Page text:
At the turn of the century, women represented over half of the American foreign mission force and had settled in "heathen" China to preach the lessons of Christian domesticity. In this engrossing narrative, Jane Hunter uses diaries, reminiscences, and letters to recreate the backgrounds of the missionaries and the problems and satisfactions they found in China. Her book offers insights not only into the experiences of these women but also into the ways they mirrored the female culture of Victorian America.
"A subtle and finely written book... [on] an aspect of the mission world in China that has never before received such probing, affectionate, detailed treatment."-Jonathan Spence, New York Review of Books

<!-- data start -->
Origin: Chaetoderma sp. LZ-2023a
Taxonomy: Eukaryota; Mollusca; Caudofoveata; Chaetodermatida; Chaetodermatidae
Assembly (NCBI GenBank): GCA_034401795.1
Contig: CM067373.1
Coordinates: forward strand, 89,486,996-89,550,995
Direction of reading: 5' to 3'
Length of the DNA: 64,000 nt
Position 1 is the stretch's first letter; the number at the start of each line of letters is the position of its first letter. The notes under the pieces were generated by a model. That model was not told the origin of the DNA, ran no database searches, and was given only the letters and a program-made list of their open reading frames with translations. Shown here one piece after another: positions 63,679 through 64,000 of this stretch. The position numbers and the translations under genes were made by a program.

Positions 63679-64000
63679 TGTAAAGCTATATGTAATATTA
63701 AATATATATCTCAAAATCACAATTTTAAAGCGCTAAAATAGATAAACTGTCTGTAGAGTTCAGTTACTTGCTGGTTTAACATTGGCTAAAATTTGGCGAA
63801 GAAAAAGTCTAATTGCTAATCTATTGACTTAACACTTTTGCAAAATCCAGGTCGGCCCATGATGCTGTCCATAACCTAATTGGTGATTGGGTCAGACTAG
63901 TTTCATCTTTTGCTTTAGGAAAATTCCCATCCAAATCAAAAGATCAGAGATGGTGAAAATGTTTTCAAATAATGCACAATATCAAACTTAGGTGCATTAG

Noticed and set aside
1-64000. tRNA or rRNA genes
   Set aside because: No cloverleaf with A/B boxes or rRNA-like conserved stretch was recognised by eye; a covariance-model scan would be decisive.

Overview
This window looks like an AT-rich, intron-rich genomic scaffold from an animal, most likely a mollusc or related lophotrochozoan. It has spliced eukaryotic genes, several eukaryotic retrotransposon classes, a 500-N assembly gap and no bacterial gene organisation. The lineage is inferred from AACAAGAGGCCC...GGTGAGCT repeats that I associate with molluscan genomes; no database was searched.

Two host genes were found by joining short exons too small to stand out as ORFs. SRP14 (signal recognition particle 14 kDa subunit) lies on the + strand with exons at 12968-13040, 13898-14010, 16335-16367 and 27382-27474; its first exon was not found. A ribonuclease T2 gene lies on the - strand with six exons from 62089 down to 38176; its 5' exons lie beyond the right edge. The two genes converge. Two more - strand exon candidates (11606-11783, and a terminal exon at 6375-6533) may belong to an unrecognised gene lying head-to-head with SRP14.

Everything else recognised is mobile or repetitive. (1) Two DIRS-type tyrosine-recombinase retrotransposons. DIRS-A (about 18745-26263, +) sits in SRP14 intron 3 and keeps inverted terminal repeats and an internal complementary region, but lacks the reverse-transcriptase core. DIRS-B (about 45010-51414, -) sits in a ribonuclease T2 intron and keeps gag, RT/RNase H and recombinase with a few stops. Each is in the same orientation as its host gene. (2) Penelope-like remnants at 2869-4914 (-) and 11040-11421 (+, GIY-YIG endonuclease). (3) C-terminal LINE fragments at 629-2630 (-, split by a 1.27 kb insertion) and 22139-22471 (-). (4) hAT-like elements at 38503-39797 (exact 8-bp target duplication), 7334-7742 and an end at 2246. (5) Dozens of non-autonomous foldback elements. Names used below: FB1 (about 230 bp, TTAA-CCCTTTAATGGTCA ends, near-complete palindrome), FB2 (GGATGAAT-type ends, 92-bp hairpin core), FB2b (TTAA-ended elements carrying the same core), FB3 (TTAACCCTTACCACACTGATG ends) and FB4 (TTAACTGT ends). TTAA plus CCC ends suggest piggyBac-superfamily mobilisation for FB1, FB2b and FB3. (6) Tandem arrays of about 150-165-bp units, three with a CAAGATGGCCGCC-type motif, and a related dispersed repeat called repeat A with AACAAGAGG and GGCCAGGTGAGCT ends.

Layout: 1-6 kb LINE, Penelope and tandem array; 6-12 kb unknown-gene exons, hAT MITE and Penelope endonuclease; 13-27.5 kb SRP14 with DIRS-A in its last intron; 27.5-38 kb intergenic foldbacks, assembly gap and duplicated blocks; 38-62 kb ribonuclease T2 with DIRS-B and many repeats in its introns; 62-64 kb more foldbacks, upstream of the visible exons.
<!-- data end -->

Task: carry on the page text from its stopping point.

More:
"An important and often entertaining work....New angles on imperialism and gentility alike."-Martin E. Marty, Reviews in American History
"A triumph of sophisticated subtle intelligence. Though quite cognizant of the dark side of the confluence of American nationalism and the missionary enterprise, Hunter's interest is in moving beyond that understanding to explore how the meeting of two cultures affected, and was shaped by, a female angle of vision."-Regina Morantz-Sanchez, Signs
"Jane Hunter writes better than most novelists, and she has a topic more demanding and rewarding than the subjects many novelists deal with. Her story of the valiant and ofttimes guilt-ridden women who ventured to China, singly or with spouses, to win the country for Christ creates a world and beckons readers into it."-Christian Century